September 21, 2020

The light returns to Manhattan after a blackout affected 72,000 customers, the subway and the theaters

The light returned to Manhattan after a power cut in New York that lasted about four hours and left on Saturday to 72,000 unlit customers, affecting the western area of ​​the Big Apple and landmarks such as Times Square, with scenes of restlessness among citizens because metro lines and theaters came to a standstill.

The blackout, which occurred after 8:00 pm, local time, (00:00 GMT Sunday), in addition to affecting the normal functioning of the subway, left many citizens trapped in elevators and even part of the busy Times Square was left without its usual luminous. The traffic lights did not work either.

The stores had to close and the Broadway shows did not continue as most of the theaters canceled their performances, including the singer Jennifer Lopez's show at Madison Square Garden.

The energy company Con Edison initially reported that some 42,000 customers were without electricity, a figure that later rose to 72,000, especially on the west side of Manhattan.

The Fire Department said on Twitter that the power failure extended from 72nd Street to 40th West and from Fifth Avenue to the Hudson River.

After more than three hours of the blackout, the electric current gradually recovered and by midnight Con Edison reported on Twitter that the service was normalized.

From the City of New York it was informed at first that the metro lines A, C, F, D and M were mainly affected.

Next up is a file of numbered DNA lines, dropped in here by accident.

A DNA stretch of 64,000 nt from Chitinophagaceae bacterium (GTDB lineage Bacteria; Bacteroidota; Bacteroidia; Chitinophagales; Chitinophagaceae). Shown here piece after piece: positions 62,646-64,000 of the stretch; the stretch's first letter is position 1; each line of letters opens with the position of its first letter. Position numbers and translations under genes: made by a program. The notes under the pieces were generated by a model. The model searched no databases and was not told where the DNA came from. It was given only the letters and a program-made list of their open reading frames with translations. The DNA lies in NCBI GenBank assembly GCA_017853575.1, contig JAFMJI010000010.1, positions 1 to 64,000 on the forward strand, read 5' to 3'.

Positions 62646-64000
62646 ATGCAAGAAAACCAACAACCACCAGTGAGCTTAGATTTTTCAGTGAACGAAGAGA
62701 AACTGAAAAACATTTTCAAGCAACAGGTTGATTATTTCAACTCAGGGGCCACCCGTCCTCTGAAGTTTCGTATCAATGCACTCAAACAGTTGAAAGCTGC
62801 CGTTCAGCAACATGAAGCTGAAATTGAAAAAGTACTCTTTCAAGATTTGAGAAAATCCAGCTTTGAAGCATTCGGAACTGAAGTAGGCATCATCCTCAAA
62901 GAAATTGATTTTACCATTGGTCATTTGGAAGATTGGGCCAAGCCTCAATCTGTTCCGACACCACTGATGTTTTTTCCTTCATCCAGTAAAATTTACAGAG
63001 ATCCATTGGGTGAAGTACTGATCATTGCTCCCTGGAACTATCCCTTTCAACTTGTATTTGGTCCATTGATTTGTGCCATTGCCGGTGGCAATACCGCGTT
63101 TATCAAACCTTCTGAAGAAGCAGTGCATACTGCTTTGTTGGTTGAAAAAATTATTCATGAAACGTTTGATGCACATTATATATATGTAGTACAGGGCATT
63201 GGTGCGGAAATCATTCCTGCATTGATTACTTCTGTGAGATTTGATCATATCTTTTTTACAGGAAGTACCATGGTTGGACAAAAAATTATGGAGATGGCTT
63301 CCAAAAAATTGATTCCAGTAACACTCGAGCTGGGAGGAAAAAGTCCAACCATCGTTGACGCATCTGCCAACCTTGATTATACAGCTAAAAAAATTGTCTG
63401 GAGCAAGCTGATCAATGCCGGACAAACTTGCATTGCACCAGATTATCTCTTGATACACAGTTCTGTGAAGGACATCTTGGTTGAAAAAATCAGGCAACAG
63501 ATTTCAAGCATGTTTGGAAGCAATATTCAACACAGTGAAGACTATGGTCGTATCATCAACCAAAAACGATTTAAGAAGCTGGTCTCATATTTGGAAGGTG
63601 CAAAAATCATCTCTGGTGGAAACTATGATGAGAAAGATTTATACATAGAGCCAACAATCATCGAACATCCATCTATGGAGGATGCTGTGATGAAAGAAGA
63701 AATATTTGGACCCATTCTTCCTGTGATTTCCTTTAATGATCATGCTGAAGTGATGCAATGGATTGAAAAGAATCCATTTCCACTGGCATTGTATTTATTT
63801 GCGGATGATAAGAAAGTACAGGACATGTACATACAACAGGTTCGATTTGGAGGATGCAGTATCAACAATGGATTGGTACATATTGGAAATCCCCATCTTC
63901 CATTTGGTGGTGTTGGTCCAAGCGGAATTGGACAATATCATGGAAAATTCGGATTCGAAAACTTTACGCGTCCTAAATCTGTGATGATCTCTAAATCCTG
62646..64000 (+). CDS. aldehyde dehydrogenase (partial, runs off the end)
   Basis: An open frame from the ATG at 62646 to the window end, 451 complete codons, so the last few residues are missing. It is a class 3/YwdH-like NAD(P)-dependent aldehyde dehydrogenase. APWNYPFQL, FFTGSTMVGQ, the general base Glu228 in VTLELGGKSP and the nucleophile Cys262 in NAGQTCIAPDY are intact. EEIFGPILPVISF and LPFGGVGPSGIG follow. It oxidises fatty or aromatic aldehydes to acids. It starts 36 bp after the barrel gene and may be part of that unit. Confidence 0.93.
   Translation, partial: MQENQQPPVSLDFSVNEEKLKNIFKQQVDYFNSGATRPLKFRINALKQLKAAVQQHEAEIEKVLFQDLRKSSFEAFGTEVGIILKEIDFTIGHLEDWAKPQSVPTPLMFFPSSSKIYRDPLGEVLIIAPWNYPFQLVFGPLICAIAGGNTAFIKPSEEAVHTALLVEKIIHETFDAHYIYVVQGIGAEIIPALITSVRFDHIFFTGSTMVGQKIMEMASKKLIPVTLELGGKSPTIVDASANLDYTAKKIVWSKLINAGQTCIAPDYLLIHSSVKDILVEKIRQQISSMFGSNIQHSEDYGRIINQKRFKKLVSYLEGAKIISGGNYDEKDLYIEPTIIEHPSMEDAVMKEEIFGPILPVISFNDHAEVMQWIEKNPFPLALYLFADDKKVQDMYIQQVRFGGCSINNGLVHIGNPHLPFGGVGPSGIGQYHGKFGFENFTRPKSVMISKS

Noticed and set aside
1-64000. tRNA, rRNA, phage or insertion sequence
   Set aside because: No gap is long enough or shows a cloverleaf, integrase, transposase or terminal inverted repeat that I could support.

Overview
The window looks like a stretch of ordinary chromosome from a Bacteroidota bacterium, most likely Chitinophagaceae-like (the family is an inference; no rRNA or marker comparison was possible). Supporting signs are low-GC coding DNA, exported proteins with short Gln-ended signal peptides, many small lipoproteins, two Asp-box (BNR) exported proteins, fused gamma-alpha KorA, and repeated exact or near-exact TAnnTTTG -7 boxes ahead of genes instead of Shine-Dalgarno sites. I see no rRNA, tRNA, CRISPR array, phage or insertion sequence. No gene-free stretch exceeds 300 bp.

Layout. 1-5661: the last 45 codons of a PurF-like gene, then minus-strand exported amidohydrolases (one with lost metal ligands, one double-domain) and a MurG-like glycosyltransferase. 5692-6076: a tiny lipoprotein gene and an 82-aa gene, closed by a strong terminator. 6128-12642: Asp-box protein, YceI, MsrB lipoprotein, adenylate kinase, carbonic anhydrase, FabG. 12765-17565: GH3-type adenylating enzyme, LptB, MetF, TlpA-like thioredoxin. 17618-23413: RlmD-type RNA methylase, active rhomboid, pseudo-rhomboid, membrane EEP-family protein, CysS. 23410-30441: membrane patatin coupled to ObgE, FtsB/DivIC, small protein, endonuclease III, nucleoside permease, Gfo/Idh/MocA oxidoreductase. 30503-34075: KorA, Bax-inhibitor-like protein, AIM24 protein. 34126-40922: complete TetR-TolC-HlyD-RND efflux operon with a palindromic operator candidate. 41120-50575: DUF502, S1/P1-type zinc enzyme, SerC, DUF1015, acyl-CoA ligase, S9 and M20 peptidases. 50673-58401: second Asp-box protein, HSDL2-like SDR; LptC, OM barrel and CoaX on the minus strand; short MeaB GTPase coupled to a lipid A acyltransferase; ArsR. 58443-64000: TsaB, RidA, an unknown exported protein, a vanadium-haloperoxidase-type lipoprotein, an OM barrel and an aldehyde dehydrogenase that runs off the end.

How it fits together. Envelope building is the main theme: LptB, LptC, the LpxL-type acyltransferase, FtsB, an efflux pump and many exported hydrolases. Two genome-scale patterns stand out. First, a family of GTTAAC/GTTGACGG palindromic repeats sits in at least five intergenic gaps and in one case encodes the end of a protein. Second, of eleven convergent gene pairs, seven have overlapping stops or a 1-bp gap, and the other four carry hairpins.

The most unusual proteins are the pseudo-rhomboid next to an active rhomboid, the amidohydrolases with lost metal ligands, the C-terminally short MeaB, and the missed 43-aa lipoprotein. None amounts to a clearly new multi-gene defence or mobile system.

Subsequently, the Metropolitan Transportation Authority finally said that the entire system is "affected" and that there was only a limited service on lines 1, 2 and 3 on the west side; lines 4, 5 and 6 on the east side; and line 7 between Manhattan and Queens.

On the origin of the incident, the Fire Department cited a transformer fire west of 64th Street. There was also "smoke in several buildings" on the west side, the department said, and was responding to "numerous" cases of people trapped in elevators.

The mayor of New York, Bill de Blasio, was caught by the presidential campaign blackout in Iowa and from there spoke of a "mechanical problem" in the power supply system. Some politicians have criticized his absence at the time of the event.

John McAvoy, the president of Con Edison, also told a news conference that the supply failures were apparently due to a substation problem, which was later identified as being located on West 49th Street.

The circumstance occurs that this blackout has happened on the same date as the great blackout of 1977, when York Moves sank into darkness. Today has been a day of intense heat, so that electricity consumption is triggered by air conditioners.

Police asked drivers Saturday night to avoid the area between 42nd and 74th streets west, between Fifth and Doce Avenues.

At intersections, police and civilians worked together to direct traffic, while fire trucks and ambulances did their work.

(tagsToTranslate) Returns (t) Manhattan (t) apagon (t) clients (t) theaters

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